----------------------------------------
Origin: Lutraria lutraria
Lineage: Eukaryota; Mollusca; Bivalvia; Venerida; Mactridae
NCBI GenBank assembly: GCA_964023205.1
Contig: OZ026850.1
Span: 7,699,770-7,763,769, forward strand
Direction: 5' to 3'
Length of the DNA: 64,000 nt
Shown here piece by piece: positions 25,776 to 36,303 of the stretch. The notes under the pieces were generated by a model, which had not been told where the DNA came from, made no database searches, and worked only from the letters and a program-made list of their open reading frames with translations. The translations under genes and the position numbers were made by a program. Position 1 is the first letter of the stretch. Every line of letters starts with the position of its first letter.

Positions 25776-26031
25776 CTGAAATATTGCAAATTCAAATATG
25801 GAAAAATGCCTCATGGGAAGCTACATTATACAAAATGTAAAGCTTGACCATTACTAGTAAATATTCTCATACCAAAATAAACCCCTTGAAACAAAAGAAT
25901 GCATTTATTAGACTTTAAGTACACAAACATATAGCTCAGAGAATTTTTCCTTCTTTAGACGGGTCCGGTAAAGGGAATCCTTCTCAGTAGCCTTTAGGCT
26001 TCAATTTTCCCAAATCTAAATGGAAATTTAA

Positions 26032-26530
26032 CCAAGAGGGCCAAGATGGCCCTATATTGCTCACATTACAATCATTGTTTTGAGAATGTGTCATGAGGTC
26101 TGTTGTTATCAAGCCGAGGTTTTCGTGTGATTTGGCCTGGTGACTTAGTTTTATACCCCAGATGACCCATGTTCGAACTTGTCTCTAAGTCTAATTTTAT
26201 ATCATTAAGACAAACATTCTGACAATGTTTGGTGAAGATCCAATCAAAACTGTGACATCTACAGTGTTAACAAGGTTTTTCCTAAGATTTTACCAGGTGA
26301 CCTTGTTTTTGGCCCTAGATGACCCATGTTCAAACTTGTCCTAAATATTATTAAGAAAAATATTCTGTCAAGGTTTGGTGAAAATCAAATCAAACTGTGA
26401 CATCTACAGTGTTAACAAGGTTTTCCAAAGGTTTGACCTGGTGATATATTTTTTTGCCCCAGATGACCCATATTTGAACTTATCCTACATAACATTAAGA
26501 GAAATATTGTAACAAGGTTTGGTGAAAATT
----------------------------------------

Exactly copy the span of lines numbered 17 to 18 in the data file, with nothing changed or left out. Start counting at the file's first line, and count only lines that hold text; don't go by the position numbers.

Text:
26201 ATCATTAAGACAAACATTCTGACAATGTTTGGTGAAGATCCAATCAAAACTGTGACATCTACAGTGTTAACAAGGTTTTTCCTAAGATTTTACCAGGTGA
26301 CCTTGTTTTTGGCCCTAGATGACCCATGTTCAAACTTGTCCTAAATATTATTAAGAAAAATATTCTGTCAAGGTTTGGTGAAAATCAAATCAAACTGTGA